Away from the tourism of this region, however, are a few little gems the locals truly cherish. If you want to live like a native in the Outer Banks, try these five local favorites during your next visit.
#1 - Corolla and Carova BeachWith the exception of a few million-dollar mansions and the homes of residents, the town of Corolla is the last glimpse of civilization before reaching Carova Beach. Truly a spot for locals, this area has unspoiled dunes, pristine beaches, wild Spanish mustangs roaming free and, well, that's about all.
No paved roads. No stores. No trash pickup. No gas stations. Just nature and locals.
It's a little slice of paradise that offers a view rarely seen by most and absolutely worth the trip. If you aren't driving a four-wheel-drive vehicle during your stay, you'll want to stop in Corolla and rent an ATV or two. Most two-wheel cars get stuck in the sand. Some goodhearted natives usually stop and pull visitors out, but this is not the way you want to spend your day.
#2 - Daredevils BaseballWhile vacationing at the beach is a big draw for U.S. families, baseball is absolutely America's favorite pastime. Here's a great Outer Banks vacation tip: combine the two!
The Outer Banks Daredevils play every Monday, Tuesday, Wednesday and Thursday nights at 7:05 p.m. (during season). In addition to a fabulous game, you and the family can also enjoy on-field kids' games and exceptional concessions from popular restaurants such as Mulligan's Raw Bar & Grill. Every game raises awareness and funds for local charities.
#3 - The Salt Box Café (and other local restaurants)Nothing against the national food chains, but when you're in the Outer Banks, there are so many exceptional local restaurants that it's a shame not to try as many as possible. The Salt Box Café is a great example.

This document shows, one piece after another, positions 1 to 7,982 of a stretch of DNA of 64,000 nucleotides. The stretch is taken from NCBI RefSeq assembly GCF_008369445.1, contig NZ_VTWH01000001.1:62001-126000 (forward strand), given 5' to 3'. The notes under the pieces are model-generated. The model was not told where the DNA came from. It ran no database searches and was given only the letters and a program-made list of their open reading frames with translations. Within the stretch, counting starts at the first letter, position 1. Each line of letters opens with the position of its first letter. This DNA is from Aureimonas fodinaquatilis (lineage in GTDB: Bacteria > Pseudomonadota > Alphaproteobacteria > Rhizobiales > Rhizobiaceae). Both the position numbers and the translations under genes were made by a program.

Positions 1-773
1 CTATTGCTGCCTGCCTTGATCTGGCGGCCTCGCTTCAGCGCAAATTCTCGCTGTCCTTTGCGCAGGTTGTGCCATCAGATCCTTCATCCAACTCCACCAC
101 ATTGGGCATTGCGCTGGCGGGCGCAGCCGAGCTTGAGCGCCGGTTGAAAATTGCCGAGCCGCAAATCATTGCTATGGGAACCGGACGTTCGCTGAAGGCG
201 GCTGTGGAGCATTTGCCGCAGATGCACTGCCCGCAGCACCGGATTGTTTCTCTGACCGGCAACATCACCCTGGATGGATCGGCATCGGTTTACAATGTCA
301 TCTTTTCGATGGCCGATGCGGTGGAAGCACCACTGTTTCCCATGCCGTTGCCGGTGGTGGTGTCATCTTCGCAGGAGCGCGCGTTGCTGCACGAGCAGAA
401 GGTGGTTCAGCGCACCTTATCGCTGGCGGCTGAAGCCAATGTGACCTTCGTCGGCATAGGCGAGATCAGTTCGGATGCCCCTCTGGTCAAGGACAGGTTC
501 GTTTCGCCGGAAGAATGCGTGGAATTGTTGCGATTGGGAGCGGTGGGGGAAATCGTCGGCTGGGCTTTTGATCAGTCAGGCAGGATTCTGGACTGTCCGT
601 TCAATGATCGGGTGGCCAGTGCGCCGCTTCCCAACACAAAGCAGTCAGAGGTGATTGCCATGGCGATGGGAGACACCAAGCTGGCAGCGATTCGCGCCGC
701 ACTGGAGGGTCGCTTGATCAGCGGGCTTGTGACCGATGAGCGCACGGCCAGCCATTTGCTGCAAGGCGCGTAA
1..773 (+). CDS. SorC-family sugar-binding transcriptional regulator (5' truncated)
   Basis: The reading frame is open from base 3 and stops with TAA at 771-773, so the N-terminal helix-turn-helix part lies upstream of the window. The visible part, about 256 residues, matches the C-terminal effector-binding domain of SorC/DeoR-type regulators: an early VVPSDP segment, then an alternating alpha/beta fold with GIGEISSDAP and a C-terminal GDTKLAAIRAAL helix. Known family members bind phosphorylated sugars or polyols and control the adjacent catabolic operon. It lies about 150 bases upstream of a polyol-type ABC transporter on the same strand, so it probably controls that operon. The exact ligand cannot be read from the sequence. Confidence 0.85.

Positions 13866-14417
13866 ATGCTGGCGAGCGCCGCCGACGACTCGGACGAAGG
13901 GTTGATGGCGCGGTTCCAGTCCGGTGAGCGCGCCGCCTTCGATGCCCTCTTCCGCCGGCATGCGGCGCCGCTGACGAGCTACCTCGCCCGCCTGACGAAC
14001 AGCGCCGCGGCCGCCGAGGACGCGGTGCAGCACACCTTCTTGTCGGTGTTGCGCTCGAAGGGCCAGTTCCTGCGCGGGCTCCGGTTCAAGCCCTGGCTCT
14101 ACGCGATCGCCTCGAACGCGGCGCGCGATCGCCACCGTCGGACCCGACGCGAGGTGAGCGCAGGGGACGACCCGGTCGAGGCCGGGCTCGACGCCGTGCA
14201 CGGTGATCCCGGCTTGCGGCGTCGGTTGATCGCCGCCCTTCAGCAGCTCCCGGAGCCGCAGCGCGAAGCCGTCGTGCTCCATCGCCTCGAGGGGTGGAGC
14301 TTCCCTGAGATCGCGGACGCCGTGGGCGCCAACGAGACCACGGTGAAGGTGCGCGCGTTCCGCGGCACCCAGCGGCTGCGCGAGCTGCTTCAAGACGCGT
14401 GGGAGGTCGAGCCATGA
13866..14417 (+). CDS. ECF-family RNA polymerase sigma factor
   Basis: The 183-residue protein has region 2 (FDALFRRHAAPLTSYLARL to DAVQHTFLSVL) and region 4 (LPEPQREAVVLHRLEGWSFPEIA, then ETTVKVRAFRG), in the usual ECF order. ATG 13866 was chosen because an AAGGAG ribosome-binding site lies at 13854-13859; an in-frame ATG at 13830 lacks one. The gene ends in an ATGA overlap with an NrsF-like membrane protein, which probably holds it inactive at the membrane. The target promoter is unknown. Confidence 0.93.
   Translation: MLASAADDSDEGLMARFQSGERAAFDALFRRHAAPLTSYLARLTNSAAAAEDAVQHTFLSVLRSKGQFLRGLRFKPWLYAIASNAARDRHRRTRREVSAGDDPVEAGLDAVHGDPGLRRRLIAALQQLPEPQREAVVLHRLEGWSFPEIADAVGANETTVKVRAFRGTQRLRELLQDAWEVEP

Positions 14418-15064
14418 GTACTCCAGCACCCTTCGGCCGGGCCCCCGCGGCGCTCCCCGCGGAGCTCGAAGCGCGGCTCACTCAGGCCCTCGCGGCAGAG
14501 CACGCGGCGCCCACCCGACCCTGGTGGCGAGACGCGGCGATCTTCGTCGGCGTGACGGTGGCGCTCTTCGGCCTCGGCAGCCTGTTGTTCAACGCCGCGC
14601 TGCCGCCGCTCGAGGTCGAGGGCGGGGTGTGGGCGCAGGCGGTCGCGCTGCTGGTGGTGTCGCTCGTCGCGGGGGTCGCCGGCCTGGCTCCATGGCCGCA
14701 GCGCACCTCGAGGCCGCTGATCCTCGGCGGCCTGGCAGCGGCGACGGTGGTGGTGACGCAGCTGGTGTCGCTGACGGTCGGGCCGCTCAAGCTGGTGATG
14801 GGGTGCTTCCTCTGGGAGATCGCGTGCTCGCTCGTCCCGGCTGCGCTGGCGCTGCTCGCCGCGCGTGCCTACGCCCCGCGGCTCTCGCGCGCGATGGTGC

Owned by classically trained chef Randolph Sprinkles, this charming cottage-style restaurant features local seafood, meat and other ingredients. Open for breakfast, lunch and dinner, you'll find five-star cuisine at very affordable prices for the adults and a fun menu for the kids.
The Salt Box Café is just one of many local restaurants that do the Outer Banks proud. The Blue Point, Ocean Boulevard, High Cotton Barbecue, Awful Arthur's Oyster Bar, The Colington Café (hailed by Southern Living magazine), Outer Banks Brewing Station and too many others to name all offer a delicious way to explore the region.
#4 - FestivalsStreet fairs and festivals are as much fun for locals as they are for visitors. Plus these events offer a wonderful way to discover plants, people and food you might not otherwise have seen.
Here's a vacation tip for you: plan your stay around one of the fun festivals that happen practically year round.
Just a few of the most popular events include the Food and Wine Festival (March), Outer Banks Beach Music Festival (May), Faire Days Festival (May - September), Ocrafolk Festival (June), Rogallo Kite Festival (June), Under the Oaks Art Festival (June), Watermelon Festival (August), Outer Banks Bluegrass Festival (September), Duck Jazz Festival (October) and Seafood Festival (October).
#5 - National ParksIn addition to national parks, the Outer Banks also has a national seashore at Cape Hatteras. According to the National Parks Service, "Cape Hatteras National Seashore is a major resting and feeding grounds for migratory birds." Here you'll find lots to do including surf-fishing, kiteboarding, surfing, swimming, windsurfing, crabbing, shell-collecting, sightseeing and more.
There's also Jockey's Ridge State Park with some of the tallest sand dunes on the Atlantic coast. Sandboarding, kiteboarding, hang gliding and picnicking are popular pastimes for local families and visitors.
What else do locals love? The beaches! An early morning jog, a leisurely breakfast overlooking the shore, an afternoon stroll and fishing/shrimping for your dinner... it's a lifestyle everyone should experience. Even if you are only a temporary visitor who comes once a year, we invite you to enjoy everything we cherish about this area.